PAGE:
While to an extent I tend to agree with you in the sense that theres about maybe three examples of the conicle nasal helmet depicted in the Bayeaux tapestry that survive and based on how purists would look at it, your next LH event would consist of 60 guys all wearing the same three helmets because thats all that survives rather than allowing helmets based on the form without being copies of only surviving examples, if we let this idea go open ended any one can put forward anything with the simple justification that   "you can't prove they didn't " and the next thing you know you're surrounded by guys in fantasy leather armour who look like GWAR and all claim they're gear is accurate. The acedemic world of arms and armour study looks at it the exact opposite, if theres no proof it didn't exist, i'm not 100% in this camp either, see my example above and it doesn't seem to me to be a completley rational way to go ablut study. Of course you have to have some level of actual evidence to start from but given the holes left to us in our knowlege by lack of surviving materials, written, illustrated, sculptural adn archeological some level of theorization is seemingly impossible to avoid.

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« Last Edit: July 02, 2009, 09:09:53 AM by ALS »

Offline Hoowil

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Re: Studded Leather Armor & Ring Mail Armor: Historical?
« Reply #14 on: July 03, 2009, 10:26:30 PM »
With armors such as studded leather, and ring mail, I can see a very simple cause for lack of evidence. Leather and material rot, where the smaller peices of metal do not. And as said, metal was very valuable, and would be re-used. Also, artistic reprenetations would be near impossible to classify. A Bayeux period depiction of ring mail would most likely look the same as chain, a rough reprentation of rings overlaying on the body. Studded leathers could very easily be confused with brigandine in drawings and embroidery. The books I have do not mention either armor, but also do not go as far back as I would like, and focus more on 'high end' armors. I have known a few SCAdians who swore on the authenticity of ring type armors, but not studded leathers.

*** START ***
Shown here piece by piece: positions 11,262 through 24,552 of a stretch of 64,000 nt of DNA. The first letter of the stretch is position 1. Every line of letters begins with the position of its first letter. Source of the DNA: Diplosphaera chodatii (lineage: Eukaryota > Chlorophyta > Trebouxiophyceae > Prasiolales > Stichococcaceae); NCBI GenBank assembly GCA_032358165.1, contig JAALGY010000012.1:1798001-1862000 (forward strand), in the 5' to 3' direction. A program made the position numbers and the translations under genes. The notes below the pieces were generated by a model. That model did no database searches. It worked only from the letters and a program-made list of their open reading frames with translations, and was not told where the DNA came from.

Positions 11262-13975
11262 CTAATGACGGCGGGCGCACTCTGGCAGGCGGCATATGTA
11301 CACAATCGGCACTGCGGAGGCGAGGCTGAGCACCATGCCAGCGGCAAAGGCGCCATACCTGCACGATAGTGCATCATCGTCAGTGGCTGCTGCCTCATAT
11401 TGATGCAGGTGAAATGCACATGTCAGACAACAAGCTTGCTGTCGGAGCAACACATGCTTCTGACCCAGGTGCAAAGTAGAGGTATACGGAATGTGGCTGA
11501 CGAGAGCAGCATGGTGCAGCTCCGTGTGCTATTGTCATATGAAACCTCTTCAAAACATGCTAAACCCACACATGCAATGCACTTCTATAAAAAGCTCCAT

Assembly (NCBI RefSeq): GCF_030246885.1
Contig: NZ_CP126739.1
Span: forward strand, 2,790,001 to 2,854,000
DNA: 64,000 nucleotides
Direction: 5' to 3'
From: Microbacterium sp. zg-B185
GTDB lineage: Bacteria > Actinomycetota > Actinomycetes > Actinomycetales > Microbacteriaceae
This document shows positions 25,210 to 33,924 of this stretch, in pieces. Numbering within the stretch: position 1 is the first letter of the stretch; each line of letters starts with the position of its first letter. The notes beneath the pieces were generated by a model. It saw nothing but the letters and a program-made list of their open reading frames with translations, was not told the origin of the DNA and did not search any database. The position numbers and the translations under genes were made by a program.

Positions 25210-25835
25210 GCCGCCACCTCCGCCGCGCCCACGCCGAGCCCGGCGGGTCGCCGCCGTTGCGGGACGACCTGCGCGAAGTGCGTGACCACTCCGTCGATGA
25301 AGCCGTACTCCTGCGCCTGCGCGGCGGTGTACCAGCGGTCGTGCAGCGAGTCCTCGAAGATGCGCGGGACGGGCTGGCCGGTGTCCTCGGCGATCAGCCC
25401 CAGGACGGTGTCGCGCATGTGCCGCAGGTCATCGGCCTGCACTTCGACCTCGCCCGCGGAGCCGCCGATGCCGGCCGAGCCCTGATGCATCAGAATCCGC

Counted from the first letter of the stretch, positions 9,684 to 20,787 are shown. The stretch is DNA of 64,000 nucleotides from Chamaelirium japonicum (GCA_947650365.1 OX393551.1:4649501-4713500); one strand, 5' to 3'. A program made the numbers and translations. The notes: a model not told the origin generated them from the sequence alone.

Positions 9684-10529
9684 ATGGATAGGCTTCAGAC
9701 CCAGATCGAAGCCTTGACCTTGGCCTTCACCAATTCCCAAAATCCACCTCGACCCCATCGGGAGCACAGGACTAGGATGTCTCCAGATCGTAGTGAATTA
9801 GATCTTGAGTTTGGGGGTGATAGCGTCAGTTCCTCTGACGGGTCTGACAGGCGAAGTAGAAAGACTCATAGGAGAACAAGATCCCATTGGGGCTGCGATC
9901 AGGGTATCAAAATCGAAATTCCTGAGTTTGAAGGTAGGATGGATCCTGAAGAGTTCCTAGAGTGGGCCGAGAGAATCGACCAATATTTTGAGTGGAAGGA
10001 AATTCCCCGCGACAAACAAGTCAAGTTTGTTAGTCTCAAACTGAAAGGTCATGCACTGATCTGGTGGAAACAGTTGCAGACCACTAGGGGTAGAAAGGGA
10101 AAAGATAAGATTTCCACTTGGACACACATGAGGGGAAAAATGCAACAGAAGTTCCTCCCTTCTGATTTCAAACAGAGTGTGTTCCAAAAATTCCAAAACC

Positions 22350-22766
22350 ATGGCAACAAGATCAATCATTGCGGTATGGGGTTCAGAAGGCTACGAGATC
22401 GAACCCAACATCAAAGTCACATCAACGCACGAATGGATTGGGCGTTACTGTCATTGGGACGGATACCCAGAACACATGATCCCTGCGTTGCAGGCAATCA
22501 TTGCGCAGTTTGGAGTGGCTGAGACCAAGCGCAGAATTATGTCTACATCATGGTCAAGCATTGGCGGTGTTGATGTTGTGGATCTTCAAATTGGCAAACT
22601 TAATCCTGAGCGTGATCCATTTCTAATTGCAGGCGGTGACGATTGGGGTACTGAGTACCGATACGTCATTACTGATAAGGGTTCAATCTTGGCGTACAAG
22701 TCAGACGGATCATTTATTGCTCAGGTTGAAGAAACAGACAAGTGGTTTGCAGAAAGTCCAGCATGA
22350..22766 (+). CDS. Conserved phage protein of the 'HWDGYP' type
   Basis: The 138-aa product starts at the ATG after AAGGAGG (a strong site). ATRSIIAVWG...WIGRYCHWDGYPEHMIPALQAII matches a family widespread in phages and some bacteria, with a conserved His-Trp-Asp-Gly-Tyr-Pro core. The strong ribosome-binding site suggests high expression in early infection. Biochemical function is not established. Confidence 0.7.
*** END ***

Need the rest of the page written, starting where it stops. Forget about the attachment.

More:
As a gamer, I have had studded leather in games, but the actual usefullness of it as described always seems incongruous. Softer, more supple leather, studded with metal would not stop much force, and the metal studs would serve to snag glancing blows, and if struck direct, would only focus impact to a smaller area. A coat of plates, ringmail, brigandine, chainmail, lammelar and scale all seem like they would be so much more effective, as does even a quilted jack or heavy gambison. Soldiers/warriors would be unlikely to use something that was ineffective when compared other armors available at the time. Having not actually worn it though (as compared to chain and brigandine) I might be way off.